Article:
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OECD Sees Contrasting Economic Trends In U.S. & Europe

OECD Sees Contrasting Economic Trends In U.S. & Europe

The Organization for Economic Co-operation and Development estimates robust growth in the United States, but sees Europe remaining more fragile where weak confidence, rising unemployment and tight credit point to further fall in activity.

In the latest interim economic assessment, released Thursday, the Paris-based organization said there will be decoupling of GDP growth between the U.S. and Canada on the one hand, and Europe on the other.

Economic growth in the U.S. is seen at 2.9 percent in the first quarter and 2.8 percent in the second quarter of 2012. In November, the think-tank forecast 1.7 percent growth for the first quarter and 1.9 percent for the second quarter.

The ongoing rebound in employment, stronger consumer confidence, higher equity prices and credit growth are underpinning the U.S. recovery. Canada is projected to grow 2.5 percent each in the first two quarters.

In the euro area, Germany, France and Italy together will shrink by 0.4 percent on average during the first quarter, before a moderate 0.9 percent growth recovery in the second quarter, the think tank said.

Individually, Germany is estimated to grow 0.1 percent in the first quarter before the pace accelerating to 1.5 percent in the second.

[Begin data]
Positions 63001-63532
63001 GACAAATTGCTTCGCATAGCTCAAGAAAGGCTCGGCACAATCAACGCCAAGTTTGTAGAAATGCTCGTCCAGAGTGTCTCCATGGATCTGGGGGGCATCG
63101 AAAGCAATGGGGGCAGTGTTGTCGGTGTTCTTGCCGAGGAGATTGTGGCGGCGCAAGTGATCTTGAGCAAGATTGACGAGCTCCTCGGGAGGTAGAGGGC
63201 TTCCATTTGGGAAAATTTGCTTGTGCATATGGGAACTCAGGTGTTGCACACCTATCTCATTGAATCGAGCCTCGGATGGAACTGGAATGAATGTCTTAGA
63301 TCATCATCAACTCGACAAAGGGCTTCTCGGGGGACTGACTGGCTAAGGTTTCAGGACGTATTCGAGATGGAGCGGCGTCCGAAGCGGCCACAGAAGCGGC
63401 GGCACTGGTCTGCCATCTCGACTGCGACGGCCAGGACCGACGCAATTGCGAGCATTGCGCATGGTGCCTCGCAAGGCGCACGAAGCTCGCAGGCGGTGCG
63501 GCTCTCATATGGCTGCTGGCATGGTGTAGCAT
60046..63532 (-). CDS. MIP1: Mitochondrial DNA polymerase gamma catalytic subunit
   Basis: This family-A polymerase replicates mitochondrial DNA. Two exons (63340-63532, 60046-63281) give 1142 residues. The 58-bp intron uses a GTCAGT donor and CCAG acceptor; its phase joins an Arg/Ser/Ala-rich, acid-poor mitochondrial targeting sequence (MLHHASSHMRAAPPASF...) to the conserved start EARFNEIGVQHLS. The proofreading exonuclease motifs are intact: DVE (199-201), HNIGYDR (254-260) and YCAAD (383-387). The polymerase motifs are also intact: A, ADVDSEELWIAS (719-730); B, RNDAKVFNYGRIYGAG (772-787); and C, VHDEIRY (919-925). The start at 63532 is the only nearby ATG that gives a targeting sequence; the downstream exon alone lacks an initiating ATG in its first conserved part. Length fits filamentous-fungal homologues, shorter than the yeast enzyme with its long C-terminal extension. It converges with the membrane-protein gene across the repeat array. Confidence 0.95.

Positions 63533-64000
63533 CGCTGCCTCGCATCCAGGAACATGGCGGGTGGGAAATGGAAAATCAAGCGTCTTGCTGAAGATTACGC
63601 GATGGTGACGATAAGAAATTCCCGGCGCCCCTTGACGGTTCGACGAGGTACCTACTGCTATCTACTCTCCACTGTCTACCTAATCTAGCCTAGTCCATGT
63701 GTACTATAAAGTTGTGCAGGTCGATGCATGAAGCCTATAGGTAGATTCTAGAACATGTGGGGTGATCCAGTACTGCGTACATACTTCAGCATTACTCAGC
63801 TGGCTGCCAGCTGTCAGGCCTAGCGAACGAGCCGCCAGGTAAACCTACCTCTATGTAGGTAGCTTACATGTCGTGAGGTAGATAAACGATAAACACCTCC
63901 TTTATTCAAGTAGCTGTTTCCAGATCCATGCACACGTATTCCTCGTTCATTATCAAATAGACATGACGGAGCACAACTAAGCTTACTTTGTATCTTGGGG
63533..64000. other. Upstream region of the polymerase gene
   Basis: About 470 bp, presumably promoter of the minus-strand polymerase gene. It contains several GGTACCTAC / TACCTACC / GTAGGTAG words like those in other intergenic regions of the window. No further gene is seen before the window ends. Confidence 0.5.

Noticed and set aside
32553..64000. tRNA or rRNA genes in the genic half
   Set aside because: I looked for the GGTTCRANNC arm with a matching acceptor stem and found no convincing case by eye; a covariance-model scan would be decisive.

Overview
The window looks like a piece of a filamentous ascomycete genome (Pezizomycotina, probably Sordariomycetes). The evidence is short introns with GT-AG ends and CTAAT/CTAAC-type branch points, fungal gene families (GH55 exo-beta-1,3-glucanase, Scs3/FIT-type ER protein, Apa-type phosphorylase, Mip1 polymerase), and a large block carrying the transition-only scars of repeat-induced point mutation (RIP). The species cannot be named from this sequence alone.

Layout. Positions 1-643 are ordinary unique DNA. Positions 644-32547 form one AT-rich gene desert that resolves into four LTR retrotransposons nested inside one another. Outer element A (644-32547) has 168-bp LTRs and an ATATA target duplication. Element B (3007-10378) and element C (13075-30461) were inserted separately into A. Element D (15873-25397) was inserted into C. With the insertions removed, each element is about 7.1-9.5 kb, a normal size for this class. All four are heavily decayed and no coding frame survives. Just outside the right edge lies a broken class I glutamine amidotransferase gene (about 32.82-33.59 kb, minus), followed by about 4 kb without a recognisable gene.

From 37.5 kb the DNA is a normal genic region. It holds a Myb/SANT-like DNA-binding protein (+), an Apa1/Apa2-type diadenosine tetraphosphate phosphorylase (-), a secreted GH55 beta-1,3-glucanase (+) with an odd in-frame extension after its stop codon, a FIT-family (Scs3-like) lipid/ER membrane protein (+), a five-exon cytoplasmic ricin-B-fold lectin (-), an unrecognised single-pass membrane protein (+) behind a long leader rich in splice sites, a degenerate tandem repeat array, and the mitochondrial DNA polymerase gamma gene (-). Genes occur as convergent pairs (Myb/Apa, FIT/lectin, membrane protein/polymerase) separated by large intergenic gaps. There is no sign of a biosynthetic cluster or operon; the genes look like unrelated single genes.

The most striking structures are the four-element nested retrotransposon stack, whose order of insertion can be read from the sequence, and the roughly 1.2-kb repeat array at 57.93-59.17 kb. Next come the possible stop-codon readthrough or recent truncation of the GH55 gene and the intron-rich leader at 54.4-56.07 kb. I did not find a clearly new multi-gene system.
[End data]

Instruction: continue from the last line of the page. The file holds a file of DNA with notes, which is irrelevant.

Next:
The outlook for France is more muted, with a 0.2 percent reduction seen for the first quarter, followed by 0.9 percent rise in the second. Meanwhile, weak industrial output as well as household sentiment suggest recession during the first half of the year, the OECD said.

Government action will continue to be critical, particularly in the euro area, where unfinished policy business on fiscal frameworks, financial firewalls and fundamental structural reforms must move ahead, the group said. The OECD urged Eurozone finance ministers to strengthen the firewall.

Growth is predicted to rebound strongly in Japan in the first quarter, with the economy seen expanding 3.4 percent. Thereafter the pace is expected to slow to 1.4 percent in the second quarter. In November, 1.8 percent growth was predicted for each of the two quarters.

Throughout the first half of 2012, growth in the G7 nations will be firm, the OECD assessed. Despite a strong variance in outcomes across the countries, overall growth is seen at 1.9 percent in both the first and second quarters.

The OECD sees technical recession in the U.K., with GDP falling 0.4 percent in the first quarter, after contracting in the final quarter of 2011. Nonetheless, a moderate recovery is expected in the second quarter.

The think tank cites rising oil prices and weak economic activity in emerging markets as major threat to the recovery process.

by RTT Staff Writer

For comments and feedback: editorial@rttnews.com

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